Commit to your future today

by Adam on March 22, 2010

should I save for retirement?

What do you hope your life will be like at age 65?

Productive days working on what you love? Sun, sea and sand in exotic locales?

Lazy mornings at home with your family? Busy days sightseeing on the Inca Trail?

We all have different visions of what we want our lives to be like when we’re older. And we’re living in unprecedented times where many of us are likely to have a long, healthy and productive old age. But having a vision will only get you some of the way –making a commitment to yourself to grow your pennies will certainly help you pursue your vision.

The Power of Today

When it comes to saving for the long term (traditionally know as retirement), many people have a fixed idea of when they will start:

“I’ve always said to myself that I’ll start at 25”

“I’ll sort something out in my 30s”

“I should be rich by my 40s so don’t need to worry it now”

Even if you have good reasons for when you intend to begin your long term savings, the only correct answer is: “I need to start now”. There will always be other financial pressures in your life and you may not be earning much right now but you should still consider the benefits of savings.

One of the many amazing things about being in our 20s and 30s is the impact we can have by saving hardly anything at all. We may not be earning much compared with our older counterparts but any pennies we do manage to save will have so much more time to grow. This isn’t to say that you can’t still enjoy the journey through life spending your hard-earned pennies but to keep in mind that anything you put away for the long term is worthwhile. We have the power. And that power is time.

What if I don’t want to retire?

Around the blogosphere there’s been a recent trend of writers proclaiming that they don’t want to retire. For example Adam at ManVsDebt recently wrote that he’s not planning on retiring but rather he’s:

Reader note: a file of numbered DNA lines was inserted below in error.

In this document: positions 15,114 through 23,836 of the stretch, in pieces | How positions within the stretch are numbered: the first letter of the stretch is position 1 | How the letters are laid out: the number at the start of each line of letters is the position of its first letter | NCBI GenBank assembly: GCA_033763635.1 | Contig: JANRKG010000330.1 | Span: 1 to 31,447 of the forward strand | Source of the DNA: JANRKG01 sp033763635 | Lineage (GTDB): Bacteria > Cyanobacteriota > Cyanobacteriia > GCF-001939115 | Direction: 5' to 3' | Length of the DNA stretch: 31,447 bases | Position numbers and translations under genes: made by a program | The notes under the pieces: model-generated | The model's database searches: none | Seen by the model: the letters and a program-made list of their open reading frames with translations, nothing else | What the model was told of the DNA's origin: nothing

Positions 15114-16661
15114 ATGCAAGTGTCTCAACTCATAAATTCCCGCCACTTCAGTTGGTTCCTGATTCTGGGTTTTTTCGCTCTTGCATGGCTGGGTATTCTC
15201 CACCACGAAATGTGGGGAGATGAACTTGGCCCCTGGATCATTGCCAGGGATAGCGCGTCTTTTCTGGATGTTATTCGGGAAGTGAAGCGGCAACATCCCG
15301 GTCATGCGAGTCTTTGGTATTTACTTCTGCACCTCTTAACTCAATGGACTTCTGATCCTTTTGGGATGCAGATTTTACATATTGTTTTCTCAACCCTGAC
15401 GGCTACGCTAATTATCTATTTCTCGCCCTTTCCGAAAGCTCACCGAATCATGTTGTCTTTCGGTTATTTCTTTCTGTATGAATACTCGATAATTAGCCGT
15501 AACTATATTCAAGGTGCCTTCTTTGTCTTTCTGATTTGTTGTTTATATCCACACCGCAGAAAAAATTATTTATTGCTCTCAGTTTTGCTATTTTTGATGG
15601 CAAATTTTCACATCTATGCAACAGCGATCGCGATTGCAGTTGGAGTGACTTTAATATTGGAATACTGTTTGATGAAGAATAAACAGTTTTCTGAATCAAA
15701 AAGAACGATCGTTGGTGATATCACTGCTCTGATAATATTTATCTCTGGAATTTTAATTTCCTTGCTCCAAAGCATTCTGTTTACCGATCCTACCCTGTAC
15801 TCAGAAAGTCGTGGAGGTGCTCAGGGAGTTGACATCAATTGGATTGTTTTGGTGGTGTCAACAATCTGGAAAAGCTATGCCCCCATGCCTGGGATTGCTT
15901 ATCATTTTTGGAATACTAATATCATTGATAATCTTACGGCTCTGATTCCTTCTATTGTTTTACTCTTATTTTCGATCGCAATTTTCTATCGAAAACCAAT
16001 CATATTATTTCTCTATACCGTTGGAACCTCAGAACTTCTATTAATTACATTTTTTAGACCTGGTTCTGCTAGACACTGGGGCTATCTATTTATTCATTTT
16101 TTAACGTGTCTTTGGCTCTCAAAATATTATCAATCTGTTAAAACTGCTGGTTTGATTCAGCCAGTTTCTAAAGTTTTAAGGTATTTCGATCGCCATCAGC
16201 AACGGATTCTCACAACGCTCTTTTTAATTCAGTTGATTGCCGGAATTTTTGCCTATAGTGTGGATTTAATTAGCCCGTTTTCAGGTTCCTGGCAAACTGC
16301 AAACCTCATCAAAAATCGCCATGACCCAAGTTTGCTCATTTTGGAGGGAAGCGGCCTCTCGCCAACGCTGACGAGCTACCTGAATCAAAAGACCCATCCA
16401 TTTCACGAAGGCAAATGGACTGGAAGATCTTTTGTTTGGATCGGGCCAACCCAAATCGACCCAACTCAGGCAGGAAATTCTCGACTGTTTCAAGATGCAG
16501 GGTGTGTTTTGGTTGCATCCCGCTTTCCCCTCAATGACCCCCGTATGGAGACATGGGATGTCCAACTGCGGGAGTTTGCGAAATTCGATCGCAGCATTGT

focusing intensely on devoting energy to aligning my work, my passion, and my purpose”.

With the new information economy and digital revolution, more and more people are finding fulfilling work creating value in new digital intellectual mediums. As this kind of value can be created without the need for physical labour, it’s the kind of work that could continue well past the traditional age of retirement.

Likewise those of us who have found fulfilling work don’t want to retire: We have hopes that we can continue doing what we love for as long as possible. Sitting around waiting to die is not an option! It is said that doing what you love means never having to work for the rest of your life. Perhaps it also means you never really retire. And that’s the plan for an increasing few.

Ultimately though, you can’t rely on such plans: The world changes too fast. Health scares and accidents; industry changes; and the waning of passions cannot be predicted and could be devastating on your quality of life if you have not made any long-term provisions when these things occur.  Having pennies saved is an important level of security even if you do not intend on an idle retirement.

And if everything does go to plan, having a few extra pennies in your bank account certainly won’t hurt as you explore the Inca trails!

Recommended reads:

http://www.obliviousinvestor.com/dont-retire/

http://www.providentplan.com/95/rethinking-retirement/

In other news, Lee is back writing at Five Pence Piece, another rare UK based personal finance blog. If you enjoy Magical Penny I’m sure you’ll like Five Pence Piece too!

Have you started long-term saving? Or are there just too many other things going on in your life at the moment? If you have started already, what did you find helpful in getting you to start on the Thermals of Wealth?

Coming soon: Specifics on the best saving vehicles for each penny-growing goal.

{ 2 comments… read them below or add one }

Jon

Only by the medium of employer pension schemes. I couldn’t honestly say I would have done otherwise but I think most employers can offer something automatic so there is little excuse. Kudos to anyone that can manage long term investments beyond pensions though; short and medium aspirations seem far more pressing, and probably have more intrinsic value.

Adam

Thanks Jon. It doesn’t have to be much -I just imagine my basic pay is a tiny bit smaller and ‘set it and forget it’ knowing that I’m being responsible for my long-term future -for me that has real intrinsic value.

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